Correction: The proposed development would have been east of S. Michigan Road. A previous version of this story incorrectly stated it would be west of S. Michigan Road.
The Zionsville Town Council unanimously voted to affirm the Zionsville Plan Commission’s unfavorable recommendation of rezoning a parcel of land near the Indianapolis Executive Airport for a proposed housing development.
During the council’s Nov. 1 meeting, councilors were asked to rezone 79 acres just south of the airport’s runway, east of S. Michigan Road and south of County Road E. 200 S., from a rural agricultural zoning district to a rural single-family and two-family residential zoning district. The parcel would have remained a rural Michigan Road overlay district.
Lennar Homes, which planned to build 130 single-family homes on the acreage, initially presented a proposal to the plan commission on Oct. 18 that included an additional parcel, totaling 119 acres. The proposal included plans for 278 homes in two areas. But the plan commission expressed concerns about density, traffic and proximity to the airport. Lennar Homes officials developed a new plan, which removed 40 acres of the development and reduced the number of homes to address the plan commission’s concerns.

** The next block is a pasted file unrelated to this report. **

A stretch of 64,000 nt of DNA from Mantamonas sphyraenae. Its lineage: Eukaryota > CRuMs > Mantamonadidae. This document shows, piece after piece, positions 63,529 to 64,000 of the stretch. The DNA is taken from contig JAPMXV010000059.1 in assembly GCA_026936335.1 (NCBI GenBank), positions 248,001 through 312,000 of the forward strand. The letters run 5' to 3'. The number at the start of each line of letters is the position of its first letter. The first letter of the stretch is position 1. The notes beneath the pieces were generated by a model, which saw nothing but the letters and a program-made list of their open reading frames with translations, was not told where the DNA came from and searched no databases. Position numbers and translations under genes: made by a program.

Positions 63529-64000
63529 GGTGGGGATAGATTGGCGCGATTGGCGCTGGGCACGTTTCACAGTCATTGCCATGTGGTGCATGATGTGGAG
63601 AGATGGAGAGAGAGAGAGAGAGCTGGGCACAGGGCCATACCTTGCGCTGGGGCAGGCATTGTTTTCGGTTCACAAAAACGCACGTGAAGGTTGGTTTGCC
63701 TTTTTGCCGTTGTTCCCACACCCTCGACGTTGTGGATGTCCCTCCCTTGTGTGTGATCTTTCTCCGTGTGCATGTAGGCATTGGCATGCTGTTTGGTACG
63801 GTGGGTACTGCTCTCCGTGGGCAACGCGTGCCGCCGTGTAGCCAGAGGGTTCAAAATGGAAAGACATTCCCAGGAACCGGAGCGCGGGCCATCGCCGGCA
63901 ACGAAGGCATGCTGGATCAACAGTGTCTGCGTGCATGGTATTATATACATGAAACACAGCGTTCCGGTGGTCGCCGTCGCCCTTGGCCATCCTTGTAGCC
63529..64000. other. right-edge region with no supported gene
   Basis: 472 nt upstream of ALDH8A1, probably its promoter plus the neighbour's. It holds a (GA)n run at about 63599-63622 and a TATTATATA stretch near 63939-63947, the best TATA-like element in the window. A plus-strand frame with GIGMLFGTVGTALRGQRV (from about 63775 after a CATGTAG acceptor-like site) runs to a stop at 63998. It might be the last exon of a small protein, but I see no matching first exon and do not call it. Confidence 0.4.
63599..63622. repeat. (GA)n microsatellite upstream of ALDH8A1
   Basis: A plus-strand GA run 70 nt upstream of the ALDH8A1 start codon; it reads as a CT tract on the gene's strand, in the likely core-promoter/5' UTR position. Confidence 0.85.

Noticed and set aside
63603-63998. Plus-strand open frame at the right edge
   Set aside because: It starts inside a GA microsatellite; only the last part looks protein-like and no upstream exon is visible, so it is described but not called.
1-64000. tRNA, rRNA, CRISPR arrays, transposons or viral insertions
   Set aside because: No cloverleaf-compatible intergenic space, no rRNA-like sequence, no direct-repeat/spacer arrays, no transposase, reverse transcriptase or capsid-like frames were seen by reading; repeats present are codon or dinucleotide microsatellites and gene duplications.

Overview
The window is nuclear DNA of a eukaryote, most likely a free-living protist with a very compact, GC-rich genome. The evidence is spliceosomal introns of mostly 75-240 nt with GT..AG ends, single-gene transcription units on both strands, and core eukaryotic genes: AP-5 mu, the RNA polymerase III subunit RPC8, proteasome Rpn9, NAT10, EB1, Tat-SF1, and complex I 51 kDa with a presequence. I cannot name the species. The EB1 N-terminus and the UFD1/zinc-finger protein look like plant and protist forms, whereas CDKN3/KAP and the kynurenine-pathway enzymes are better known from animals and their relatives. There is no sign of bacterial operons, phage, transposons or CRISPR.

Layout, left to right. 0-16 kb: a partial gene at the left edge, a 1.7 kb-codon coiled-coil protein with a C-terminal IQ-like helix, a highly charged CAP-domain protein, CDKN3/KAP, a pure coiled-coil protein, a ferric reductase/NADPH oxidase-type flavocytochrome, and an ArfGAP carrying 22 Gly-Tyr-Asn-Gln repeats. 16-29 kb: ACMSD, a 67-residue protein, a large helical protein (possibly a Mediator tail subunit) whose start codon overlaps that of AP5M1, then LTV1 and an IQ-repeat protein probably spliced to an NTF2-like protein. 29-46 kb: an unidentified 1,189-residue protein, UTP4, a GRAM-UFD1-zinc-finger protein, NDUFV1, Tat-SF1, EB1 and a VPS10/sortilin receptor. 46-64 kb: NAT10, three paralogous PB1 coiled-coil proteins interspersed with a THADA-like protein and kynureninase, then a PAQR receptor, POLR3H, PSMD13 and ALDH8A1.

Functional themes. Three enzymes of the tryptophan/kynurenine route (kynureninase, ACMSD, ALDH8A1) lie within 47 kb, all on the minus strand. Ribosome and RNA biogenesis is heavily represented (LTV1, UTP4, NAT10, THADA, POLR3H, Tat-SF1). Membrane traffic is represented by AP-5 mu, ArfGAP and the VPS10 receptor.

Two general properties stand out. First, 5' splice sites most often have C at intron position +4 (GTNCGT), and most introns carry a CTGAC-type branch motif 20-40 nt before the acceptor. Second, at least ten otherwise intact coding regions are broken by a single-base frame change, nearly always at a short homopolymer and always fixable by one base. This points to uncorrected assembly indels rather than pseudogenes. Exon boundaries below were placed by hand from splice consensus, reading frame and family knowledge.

Before the vote, Zionsville Town Council President Josh Garrett said he favored upholding the plan commission’s decision.
“We have a very good plan commission, and we appreciate the work they do,” Garrett said. “They sort of go through a process themselves, and I take their recommendation very seriously. I don’t want to get into a habit of them making a recommendation and in between then and now there are substantial changes, and it’s a negative one, to then have the council make a more uninformed reaction than the planning commission.”
Council member Traylor voted against the proposal because he was not in favor of building more homes in close proximity to the airport runway. He said he wishes the proposed Union Woodlands subdivision, near County Road E. 200 S., just south of the runway, was not being considered. To date, the development does not have all entitlements in place; future filings with the plan commission are still needed; and a time frame for the project is unknown, according to Amanda Vela, the town’s public information officer.
“I asked the plan commission to rezone that property from residential to agricultural,” Traylor said of the Union Woodlands subdivision location. “That property was zoned residential roughly 15 years ago by the county as part of a negotiation with the property owner at that time. The problem was we couldn’t turn down the petition for that subdivision because it essentially met all of the qualifications for that residential zoning. I wish we would have realized it was coming a year earlier, and I would have had it rezoned (to be agriculture) because that is a big mistake because it is right at the end of the runway.
“We had the opportunity to stop this one.”